The U.S. Supreme Court has limited the Environmental Protection Agency’s authority over existing power plants.
In a 6-3 ruling on Thursday, the Supreme Court said that Congress has the power to set standards on climate-changing greenhouse gas emissions, and not the EPA.
The decision is a major setback for the Biden administration’s agenda on the environment, who wants the U.S. power sector decarbonized by 2035.
Invoking the so-called “major questions” doctrine, the ruling will limit the federal government’s authority on controlling planet-warming pollutants under the landmark Clean Air Act.
The court’s six conservatives were in the majority in the decision authored by Chief Justice John Roberts.
“It is not plausible that Congress gave EPA the authority to adopt on its own such a regulatory scheme.” Roberts wrote. “Under our precedents, this is a major questions case. There is little reason to think Congress assigned such decisions to the Agency.”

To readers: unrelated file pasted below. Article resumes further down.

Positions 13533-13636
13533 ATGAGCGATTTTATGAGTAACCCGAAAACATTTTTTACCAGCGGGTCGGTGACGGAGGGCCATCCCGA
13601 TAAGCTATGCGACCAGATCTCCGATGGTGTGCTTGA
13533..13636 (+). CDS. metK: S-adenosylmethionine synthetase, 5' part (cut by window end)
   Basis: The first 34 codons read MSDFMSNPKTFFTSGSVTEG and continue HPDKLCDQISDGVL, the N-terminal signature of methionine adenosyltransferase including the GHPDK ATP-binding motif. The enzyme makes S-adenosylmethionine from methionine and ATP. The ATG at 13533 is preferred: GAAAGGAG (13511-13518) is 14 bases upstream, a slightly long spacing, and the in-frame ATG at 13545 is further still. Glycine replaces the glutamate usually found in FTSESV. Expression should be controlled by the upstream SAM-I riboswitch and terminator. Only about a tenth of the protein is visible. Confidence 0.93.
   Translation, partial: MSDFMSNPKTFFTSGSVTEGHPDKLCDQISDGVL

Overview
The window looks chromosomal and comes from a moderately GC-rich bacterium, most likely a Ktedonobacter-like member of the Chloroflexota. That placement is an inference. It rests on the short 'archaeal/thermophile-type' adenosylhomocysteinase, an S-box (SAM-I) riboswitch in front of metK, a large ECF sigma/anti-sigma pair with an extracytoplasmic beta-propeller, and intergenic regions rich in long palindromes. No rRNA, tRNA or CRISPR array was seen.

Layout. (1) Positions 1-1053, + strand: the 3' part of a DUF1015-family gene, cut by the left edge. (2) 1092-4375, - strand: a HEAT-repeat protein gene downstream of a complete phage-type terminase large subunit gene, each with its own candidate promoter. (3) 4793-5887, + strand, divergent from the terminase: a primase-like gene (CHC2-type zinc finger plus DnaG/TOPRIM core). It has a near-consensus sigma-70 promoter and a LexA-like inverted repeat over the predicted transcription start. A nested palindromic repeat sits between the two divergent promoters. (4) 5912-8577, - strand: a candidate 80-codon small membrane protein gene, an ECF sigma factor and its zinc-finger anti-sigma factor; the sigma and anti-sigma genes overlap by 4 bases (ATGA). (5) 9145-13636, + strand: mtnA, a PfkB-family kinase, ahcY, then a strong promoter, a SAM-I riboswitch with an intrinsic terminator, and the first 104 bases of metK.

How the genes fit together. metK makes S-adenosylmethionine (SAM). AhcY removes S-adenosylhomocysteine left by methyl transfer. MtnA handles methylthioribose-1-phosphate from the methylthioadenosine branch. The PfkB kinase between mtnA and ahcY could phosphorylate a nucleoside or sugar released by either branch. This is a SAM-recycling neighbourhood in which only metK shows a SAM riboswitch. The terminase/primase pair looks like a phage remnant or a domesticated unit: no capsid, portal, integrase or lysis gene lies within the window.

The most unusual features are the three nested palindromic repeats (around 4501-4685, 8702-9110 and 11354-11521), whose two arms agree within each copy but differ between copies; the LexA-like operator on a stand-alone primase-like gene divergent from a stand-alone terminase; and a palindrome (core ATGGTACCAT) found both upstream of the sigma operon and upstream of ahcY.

Senate Majority Leader Democrat Chuck Schumer lamented the decision. “Today’s decision adds to a number of dangerously outrageous decisions that have rightly tarnished the public’s confidence in the Court,” he wrote.
The power sector’s emissions represent about a quarter of U.S. greenhouse gases.